Biological Sciences Division
Microbe-Metal Interaction Yields Novel Mineral Nanostructures
Nanotube-producing bacteria show manufacturing promise
3-D reconstruction of arsenic-sulfide precipitates by TEM tomography reveals nanotube-like 3-D features. Enlarged View
A new discovery from scientists at the Pacific Northwest National Laboratory, Gwangju Institute of Science and Technology and Pohang Accelerator Laboratory—both in the Republic of Korea—and University of Minnesota and University of California, Riverside, may help produce semiconductors in more ecologically friendly ways to power electronic devices from computers to solar cells. The research team found that the dissimilatory metal-reducing bacterium Shewanella sp. HN-41 facilitates the formation of arsenic-sulfide nanotubes that have unique physical and chemical properties not produced by chemical agents.
Why it matters: The production of nanotubes by biological, rather than chemical, means opens the door to the possibility of cheaper and “greener” manufacture of electronic materials. The photoactive arsenic-sulfide nanotubes produced by the bacteria behave as metals with electrical and photoconductive properties, which may provide new functionality for the next generation of semiconductors in nano- and opto-electronic devices, such as light-emitting diodes, photodetectors in elevator doors and digital cameras and laser diodes that transmit phone calls through glass fibers.
Methods: Using transmission electron microscope (TEM) tomography capability at the Department of Energy’s (DOE's) Environmental Molecular Sciences Laboratory, a national scientific user facility at PNNL, novel mineral nanostructures formed via microbe-metal interaction were observed in nano-detail and three dimensions. The research team produced and characterized the nanostructures, which were grown using Shewanella HN-41, in the absence of oxygen and in the presence of thiosulfate and arsenate. The team found that the precipitate consisted of extracellular, filamentous, arsenic-sulfide nanotubes, 20 to 100 nm in diameter and up to 30 μm in length (more than 1000 times thinner than a human hair). Further tests for conductivity and photoluminescence revealed that the arsenic-sulfide nanotubes possessed the chemical properties of metals and semiconductors, thereby giving promise for original future applications.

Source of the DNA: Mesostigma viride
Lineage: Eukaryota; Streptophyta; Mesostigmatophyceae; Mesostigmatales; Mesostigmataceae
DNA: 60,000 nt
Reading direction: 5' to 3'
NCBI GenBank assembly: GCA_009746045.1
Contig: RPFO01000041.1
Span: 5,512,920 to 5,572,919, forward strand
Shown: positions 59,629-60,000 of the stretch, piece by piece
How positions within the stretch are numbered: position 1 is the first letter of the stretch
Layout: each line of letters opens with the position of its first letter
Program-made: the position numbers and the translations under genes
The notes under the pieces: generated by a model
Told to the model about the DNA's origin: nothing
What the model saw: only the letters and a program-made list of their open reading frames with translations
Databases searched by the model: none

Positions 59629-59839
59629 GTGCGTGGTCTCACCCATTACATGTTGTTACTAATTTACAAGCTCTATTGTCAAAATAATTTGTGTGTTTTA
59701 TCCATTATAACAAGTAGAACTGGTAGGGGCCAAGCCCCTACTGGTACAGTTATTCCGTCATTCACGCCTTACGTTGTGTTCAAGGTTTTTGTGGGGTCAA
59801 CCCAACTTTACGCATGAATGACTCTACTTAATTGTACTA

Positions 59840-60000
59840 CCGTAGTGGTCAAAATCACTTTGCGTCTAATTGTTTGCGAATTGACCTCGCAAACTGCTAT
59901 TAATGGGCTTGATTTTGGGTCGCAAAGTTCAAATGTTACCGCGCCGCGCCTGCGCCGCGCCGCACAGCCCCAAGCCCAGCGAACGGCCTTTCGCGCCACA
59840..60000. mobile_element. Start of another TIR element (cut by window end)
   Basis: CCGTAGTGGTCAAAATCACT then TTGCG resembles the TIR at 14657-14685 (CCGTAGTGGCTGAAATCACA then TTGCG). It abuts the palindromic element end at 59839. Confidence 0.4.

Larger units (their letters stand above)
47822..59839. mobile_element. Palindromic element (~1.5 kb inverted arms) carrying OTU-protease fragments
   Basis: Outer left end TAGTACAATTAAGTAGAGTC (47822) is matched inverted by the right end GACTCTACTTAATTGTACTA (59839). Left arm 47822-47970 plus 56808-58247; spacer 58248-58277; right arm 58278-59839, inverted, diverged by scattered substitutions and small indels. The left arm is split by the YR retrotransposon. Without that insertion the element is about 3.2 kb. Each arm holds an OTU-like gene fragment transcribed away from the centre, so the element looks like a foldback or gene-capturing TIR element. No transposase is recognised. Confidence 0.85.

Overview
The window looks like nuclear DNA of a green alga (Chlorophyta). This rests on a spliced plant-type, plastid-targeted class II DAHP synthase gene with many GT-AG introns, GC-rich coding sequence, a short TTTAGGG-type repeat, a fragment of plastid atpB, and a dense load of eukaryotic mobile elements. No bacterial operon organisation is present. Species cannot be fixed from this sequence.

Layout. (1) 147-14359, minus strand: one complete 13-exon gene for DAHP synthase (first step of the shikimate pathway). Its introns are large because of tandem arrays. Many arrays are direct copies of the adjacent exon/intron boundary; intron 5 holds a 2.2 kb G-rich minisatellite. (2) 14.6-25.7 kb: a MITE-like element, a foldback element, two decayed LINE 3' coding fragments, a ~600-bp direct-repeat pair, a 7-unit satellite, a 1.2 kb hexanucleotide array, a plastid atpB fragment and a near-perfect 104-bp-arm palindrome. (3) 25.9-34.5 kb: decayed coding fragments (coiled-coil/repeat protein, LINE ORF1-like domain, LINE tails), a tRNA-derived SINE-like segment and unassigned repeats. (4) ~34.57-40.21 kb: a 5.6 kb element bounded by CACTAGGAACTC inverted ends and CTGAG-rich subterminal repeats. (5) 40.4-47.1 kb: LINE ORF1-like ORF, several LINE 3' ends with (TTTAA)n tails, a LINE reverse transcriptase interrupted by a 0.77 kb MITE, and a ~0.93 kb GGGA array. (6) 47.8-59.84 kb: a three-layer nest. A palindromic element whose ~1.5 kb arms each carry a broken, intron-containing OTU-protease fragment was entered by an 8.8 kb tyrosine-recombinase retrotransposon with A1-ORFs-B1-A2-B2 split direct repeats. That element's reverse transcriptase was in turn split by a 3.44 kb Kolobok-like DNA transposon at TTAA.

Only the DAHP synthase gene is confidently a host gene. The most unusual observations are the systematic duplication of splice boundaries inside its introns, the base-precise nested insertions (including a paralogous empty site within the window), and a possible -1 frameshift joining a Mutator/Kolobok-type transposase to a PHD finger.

What's next?: Future investigations aim to produce biogenic arsenic-sulfide doped with other elements to enhance their photoluminescence or semiconductivity, which will be tested in a bioreactor for the removal of heavy metals. Several other species of Shewanella currently are being tested to see the differences relative to the morphology and properties of arsenic sulfide—differences that are anticipated because of the diversity of related genes. This fundamental research could lead to the application of this novel material to the development of real-life electronic devices.
Acknowledgments: The research was supported by the Environmental Remediation Sciences Program within DOE’s Office of Biological and Environmental Research, the 21C Frontier Microbial Genomics and Applications Center Program (Ministry of Science and Technology, Republic of Korea) and a National Core Research Center Program Grant.
Reference: Ji-Hoon Lee, Min-Gyu Kim, Bongyoung Yoo, Nosang V Myung, Jongsun Maeng, Takhee Lee, Alice C Dohnalkova, James K Fredrickson, Michael J Sadowsky, and Hor-Gil Hur. "Biogenic Formation of Photoactive Arsenic-Sulfide Nanotubes by Shewanella sp. Strain HN-41." Proceedings of the National Academy of Sciences 104(51):20410-20415.